Notice I used the word empathy, not sympathy.  It is because these two are very different experiences/responses.  Before I go into their definitions, I think it is important to say that different people define these terms in different ways.  For some sympathy is about feeling sad for another in distress.  But I have come to see sympathy as more self-oriented, noting another person's distress from my own perspective, from only what I am feeling and thinking about the situation. Empathy involves putting myself in the other person's shoes, feeling what they feel, and trying to understand why they may have these particular feelings.  Empathy is something that most of us have the capacity for.  It is a sense that we can share and maybe understand the feelings of another person. At least for me, sympathy is a feeling of pity or sorrow for someone else's misfortune.  Have you heard someone say, or "Poor thing" or "I know how you feel because…" or "Here is what I would do…" These are expressions of sympathy and generally do not result in healing or connection.

            Empathy is a one-on-one connection that comes from sharing an emotional experience.  The challenge of empathy is that it involves opening up to feeling the pain and suffering of another person, which only happens when you allow yourself to be vulnerable.  We human beings prefer to avoid pain and suffering.  And if pain becomes too much we tend to run away, fight, or freeze to cope.

            "[October 2010] in Atlanta, Buddhist scholars and researchers in psychology, psychiatry, and neuroscience congregated alongside His Holiness the Dalai Lama for Emory University’s Conference on Compassion Meditation (Empathy or Compassion? Reflections on the Compassion Meditation Conference By Tricycle Oct 26, 2010). The conference explored several of the many methods for constructively dealing with destructive emotions that Buddhism offers…  Particularly interesting in the conversations were the recurrent attempts to articulate the distinction between empathy and compassion… Psychologist and primate researcher Frans B.M. de Waal began this conversation by identifying empathy as an automated, involuntary, biologically-inbuilt reaction… Matthieu Ricard, western monk, scientist, and author, continued the conversation, considering how the experience of empathy without compassion would induce incredibly unpleasant, even crippling, states…Matthieu explained the testing of this hypothesis in the lab, where seasoned meditators were instructed to resonate with others’ suffering without generating compassion…until the practice became utterly unbearable—and it did.  When the meditators in the lab then generated compassion, their experience transformed completely."

            Empathy by itself does not always lead to compassion-- that is, the desire to alleviate the suffering of others. In order to better cultivate greater compassion, it helps to define that word more precisely as a caring response to distress or suffering. "This can take two forms:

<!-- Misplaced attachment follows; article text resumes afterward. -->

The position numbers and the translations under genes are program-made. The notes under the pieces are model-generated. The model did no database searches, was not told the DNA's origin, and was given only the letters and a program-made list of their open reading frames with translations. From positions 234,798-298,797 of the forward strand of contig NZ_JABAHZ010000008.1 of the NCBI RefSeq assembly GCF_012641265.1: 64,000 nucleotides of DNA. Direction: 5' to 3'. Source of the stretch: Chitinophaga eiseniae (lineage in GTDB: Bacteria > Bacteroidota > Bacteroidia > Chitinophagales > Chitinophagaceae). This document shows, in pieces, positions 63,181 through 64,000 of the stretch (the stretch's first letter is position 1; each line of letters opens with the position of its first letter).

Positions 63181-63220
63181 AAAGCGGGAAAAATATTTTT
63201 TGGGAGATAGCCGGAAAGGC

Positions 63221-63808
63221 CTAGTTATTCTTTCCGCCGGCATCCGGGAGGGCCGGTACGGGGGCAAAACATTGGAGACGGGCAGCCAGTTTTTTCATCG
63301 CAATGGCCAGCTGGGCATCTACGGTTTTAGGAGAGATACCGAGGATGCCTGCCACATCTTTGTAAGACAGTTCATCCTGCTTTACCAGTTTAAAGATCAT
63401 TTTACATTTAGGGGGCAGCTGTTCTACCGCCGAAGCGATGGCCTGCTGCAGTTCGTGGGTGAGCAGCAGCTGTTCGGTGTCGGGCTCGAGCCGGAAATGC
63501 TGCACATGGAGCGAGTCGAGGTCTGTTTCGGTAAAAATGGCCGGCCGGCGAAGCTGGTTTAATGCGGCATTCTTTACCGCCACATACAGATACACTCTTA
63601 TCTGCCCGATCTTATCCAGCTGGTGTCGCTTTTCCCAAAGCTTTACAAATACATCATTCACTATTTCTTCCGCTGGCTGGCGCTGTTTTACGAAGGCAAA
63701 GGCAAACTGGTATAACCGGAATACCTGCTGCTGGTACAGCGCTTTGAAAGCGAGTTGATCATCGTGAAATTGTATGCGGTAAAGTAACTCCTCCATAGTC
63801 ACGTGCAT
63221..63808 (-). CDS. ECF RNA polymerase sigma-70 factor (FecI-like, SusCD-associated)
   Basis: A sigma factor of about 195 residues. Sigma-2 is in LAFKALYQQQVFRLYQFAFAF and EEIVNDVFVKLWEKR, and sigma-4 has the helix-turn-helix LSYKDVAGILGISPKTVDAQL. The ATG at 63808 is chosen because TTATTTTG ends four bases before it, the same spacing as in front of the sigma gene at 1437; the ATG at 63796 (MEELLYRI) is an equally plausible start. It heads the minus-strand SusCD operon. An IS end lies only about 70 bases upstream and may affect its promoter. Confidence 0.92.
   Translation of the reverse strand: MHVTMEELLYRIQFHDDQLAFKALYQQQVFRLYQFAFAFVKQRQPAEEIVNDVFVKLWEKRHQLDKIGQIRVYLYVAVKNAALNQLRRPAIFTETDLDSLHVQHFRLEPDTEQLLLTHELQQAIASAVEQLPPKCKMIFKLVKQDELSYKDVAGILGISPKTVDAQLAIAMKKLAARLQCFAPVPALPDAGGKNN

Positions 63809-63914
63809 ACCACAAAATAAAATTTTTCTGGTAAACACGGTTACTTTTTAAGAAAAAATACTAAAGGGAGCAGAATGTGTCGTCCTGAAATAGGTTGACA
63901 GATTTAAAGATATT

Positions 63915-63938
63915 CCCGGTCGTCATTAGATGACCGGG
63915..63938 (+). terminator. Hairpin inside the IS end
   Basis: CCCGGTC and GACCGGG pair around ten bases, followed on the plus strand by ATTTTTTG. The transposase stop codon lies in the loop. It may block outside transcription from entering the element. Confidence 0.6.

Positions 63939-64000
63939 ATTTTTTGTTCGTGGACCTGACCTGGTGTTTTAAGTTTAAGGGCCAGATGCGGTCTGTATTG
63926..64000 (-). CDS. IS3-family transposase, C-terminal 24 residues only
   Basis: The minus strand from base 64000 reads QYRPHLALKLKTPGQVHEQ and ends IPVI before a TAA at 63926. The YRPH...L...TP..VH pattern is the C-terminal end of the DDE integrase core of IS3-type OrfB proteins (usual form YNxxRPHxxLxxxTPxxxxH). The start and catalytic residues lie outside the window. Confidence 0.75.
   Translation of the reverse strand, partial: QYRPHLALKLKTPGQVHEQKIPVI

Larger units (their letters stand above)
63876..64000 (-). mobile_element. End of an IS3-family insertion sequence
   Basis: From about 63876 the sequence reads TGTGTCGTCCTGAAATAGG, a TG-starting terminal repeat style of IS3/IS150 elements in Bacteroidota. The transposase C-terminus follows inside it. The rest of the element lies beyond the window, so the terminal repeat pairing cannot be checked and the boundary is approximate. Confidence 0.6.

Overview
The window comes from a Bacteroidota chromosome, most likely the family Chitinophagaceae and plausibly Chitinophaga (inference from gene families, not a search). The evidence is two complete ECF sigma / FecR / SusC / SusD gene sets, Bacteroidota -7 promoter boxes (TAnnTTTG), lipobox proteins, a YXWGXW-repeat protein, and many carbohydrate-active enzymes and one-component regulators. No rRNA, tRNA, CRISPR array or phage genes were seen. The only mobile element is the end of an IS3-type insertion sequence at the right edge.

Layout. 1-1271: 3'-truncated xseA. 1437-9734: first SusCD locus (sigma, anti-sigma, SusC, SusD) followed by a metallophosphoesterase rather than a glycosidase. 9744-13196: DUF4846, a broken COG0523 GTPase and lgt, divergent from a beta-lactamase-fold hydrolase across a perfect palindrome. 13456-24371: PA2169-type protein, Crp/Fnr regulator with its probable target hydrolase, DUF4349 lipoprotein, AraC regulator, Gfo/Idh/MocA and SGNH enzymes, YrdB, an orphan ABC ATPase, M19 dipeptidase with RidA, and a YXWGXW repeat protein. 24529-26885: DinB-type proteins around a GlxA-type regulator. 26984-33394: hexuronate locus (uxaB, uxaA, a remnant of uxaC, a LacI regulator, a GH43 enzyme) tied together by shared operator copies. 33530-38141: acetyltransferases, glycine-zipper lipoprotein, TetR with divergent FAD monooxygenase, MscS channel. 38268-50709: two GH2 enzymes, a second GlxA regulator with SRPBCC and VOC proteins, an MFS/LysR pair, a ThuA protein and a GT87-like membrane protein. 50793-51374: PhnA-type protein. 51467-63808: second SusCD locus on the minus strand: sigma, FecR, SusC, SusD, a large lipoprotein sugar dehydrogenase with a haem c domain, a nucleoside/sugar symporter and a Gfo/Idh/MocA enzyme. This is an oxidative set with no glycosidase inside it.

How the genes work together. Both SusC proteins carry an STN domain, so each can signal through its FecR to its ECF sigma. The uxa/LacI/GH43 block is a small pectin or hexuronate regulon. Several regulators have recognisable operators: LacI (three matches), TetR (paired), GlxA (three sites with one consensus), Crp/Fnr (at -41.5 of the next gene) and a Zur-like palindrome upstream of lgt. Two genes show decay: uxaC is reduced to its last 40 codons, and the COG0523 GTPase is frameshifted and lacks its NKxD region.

1. Being willing “to suffer with” another; to bear witness and not turn away in the face of their distress; to accompany and provide solace to them through one’s caring presence.

    2. Acting to alleviate or mitigate another person’s distress or suffering." (from Radical Responsibility: How to Move Beyond Blame, Fearlessly Live Your Highest Purpose, and Become an Unstoppable Force for Good, by Fleet Maull, PhD. Sounds True, May 2019). 

            The second form, trying to fix or alleviate another’s suffering—unless it is something as simple as lending a hand to someone who has fallen or calling for help in a medical emergency—may, in fact, be more about alleviating our own empathic distress. However, the willingness to patiently accompany another in their time of suffering with care and awareness, "to suffer with"—while realizing the pain is not one’s own, despite feeling empathic distress—may provide the connection necessary to really be of help to another person. Fleet Maull, PhD says, " Living bravely with empathic awareness, when I encounter someone’s sadness, it touches me—I care and resonate with their feelings. It’s more than a disinterested observation of what another person is experiencing: it actually opens my heart." Compassion is holding lovingkindness for yourself and for another without expectation, as you witness another's pain and suffering.  And, this is very important, to willingly hold compassion with suffering—yours and that of others—without resentment, blame, or other fear-based, reactive-survival mode behaviors that will just make the situation worse. 

            What all this boils down to for me is that being in relationship with another person offers us the opportunity for empathy.  And empathy offers us the opportunity to be compassionate, to witness in the spirit of lovingkindness another's suffering and pain.  I believe that for any relationship to last empathy, understanding, and compassion are key.  And I know that the best thing we can do for another who is in pain or suffering is feel with them, be with them, and love them.  Nothing more. 

            I asked you earlier "Can we imagine empathy as an aesthetic practice of Widening the Circle?"  I think now that this is the wrong question.  Instead, I want to ask you "Can you imagine compassion as an aesthetic practice of Widening the Circle?"  What would that look like?  Do you remember a time when someone offered you compassion, not sympathy, but compassion?  How did that feel?  Keep those times in mind—how you have practiced compassion and how you have felt when you were offered compassion.  Remember them, and bring these skills into all of your relationships, that is the aesthetic practice of compassion.

            The wife said, "We human beings have been cursed with tempers, but we are also blessed with wisdom.  Perhaps we could both agree to end our bad habit of being angry, and decide instead to always be kind and compassionate with one another."

            "That would be wise," said the husband.

            And that is what they did.